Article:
By Mark Grote–

(CBS) It’s over.

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Jake Arrieta would be the people’s choice to pitch for the Cubs if they were to clinch a spot in the one-game, winner-takes-all, wild-card matchup. Jon Lester made a strong showing in this “bar room debate” (a phrase Cubs manager Joe Maddon adores) until Arrieta, with his brilliant pitching in the last two months, featuring a no-hitter against the Dodgers, made like Secretariat and left Lester in his tracks.

Now the question becomes this: What would the Cubs do beyond Arrieta and Lester in the playoffs? Only time will tell us that.

In the beginning of the season, Jason Hammel could have been considered the team’s most consistent pitcher, but he’s struggled lately, compiling a 4.88 ERA in August.

“Hammel is going to be fine,” Cubs pitching coach Chris Bosio said. “He is showing positive signs in his past couple starts, and his stuff is crisper.”

Bosio also believes that Hammel was instrumental in helping the Cubs achieve their current position.

“This is a guy that avoided the disabled list with — I’m going to say — a pretty significant knee injury,” Bosio revealed. “Him contributing in that spot was huge for us, because at that time we didn’t have a lot of options down in Triple-A.”

Hammel exited his July 8 start against the St. Louis Cardinals after just one inning after experiencing leg tightness. With the All-Star break providing a chance to rest, he didn’t miss any start thereafter.

Fowler continues strong play

“You go, we go.”

That’s what Maddon tells center fielder Dexter Fowler before he goes up to the plate, and Fowler has gone. He led off Monday’s game against the Cardinals with a homer on a full count and followed that up with a two-run double, a microcosm of his stellar second half of the season.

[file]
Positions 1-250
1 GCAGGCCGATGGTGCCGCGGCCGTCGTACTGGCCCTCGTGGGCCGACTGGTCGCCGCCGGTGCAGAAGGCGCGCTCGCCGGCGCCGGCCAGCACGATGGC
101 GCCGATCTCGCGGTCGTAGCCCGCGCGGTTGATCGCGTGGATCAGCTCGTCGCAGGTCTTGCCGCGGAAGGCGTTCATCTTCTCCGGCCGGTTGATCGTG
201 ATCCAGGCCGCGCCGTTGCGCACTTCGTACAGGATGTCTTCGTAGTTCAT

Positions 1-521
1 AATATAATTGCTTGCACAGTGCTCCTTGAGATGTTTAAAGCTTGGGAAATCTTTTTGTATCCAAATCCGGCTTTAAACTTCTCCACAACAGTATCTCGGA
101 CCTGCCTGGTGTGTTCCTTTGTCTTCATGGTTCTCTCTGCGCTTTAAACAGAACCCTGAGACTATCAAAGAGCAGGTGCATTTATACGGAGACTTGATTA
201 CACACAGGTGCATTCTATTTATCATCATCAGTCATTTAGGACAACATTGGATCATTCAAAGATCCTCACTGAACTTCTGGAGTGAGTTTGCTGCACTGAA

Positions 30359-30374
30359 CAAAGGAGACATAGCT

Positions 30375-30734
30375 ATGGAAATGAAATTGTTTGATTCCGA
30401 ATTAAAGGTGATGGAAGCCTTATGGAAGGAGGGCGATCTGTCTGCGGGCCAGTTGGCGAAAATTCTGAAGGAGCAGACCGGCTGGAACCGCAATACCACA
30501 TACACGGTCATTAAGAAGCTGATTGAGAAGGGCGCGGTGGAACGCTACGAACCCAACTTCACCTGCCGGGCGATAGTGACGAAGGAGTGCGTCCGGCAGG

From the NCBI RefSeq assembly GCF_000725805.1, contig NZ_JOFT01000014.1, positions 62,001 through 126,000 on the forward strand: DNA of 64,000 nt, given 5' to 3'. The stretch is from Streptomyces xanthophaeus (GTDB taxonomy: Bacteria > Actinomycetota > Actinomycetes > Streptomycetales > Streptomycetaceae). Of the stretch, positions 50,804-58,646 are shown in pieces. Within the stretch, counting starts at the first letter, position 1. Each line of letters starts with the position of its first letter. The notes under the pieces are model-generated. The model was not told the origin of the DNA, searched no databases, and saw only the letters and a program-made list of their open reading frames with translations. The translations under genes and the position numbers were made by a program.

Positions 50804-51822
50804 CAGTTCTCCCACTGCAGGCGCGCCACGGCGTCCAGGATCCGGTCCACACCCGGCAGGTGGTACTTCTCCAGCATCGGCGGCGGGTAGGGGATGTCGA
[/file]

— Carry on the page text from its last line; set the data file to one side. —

“Anytime you have a leadoff hitter that is doing what he is doing right now, it kind of relaxes everybody else,” Maddon said. “You anticipate good to happen.”

Fowler has an on-base percentage of .430 since the All-Star break and is batting .300 during that span. He’s also been an expert at working deep into counts.

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Bryant amazes again

Cubs rookie Kris Bryant’s masterpiece of a 495-foot home run that hit the video board at Wrigley Field on Sunday probably should have been a simple single off the Diamondbacks’ Rubby De La Rosa.

“It was a down-and-in pitch,” Bryant explained. “You should hit that on the ground every time, but I tend to hit it in the air. Maybe it’s all the golf that I play?”

Bryant with a driver in his hand? Look out below.

Rondon hits triple digits

For the first time in his baseball life, Cubs closer Hector Rondon was clocked at 100 mph on a pitch in a recent game against Cincinnati. Now 130-plus games into the season, that’s fairly remarkable.

“The adrenalin put me at that level,” Rondon said. “My arm feels really good right now too. For me, I like to pitch every day, because my arm feels stronger every time.”

Some of that extra energy may have come from the Reds closer Aroldis Chapman, who routinely throws between 100-103 mph and was watching from the visitor’s bullpen.

“Those kinds of guys who always throw over 100 have something special,” Rondon said. “I don’t think I’m going to get to that level. I’ll take my velocity right now.”

Not-so-smooth no-hitter follow-up

On April 22, 1993, Bosio threw a no-hitter while playing for the Seattle Mariners. In light of Jake Arrieta’s recent no-hitter against the Dodgers and successful follow-up against Arizona (eight shutout innings), I thought it would be crafty to ask Bosio how his next start went.

“I was pitching against Cleveland, and I had another five inning no- hitter going,” Bosio said. “And then there was a one-out double-play ball on which I was covering first. Jeff Treadway collided with me on that Kingdome turf, and I went down and snapped my collarbone in three places.”

Oh. Ouch.

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Mark Grote is the Cubs pregame and postgame host on WBBM. Follow him on Twitter @markgrotesports.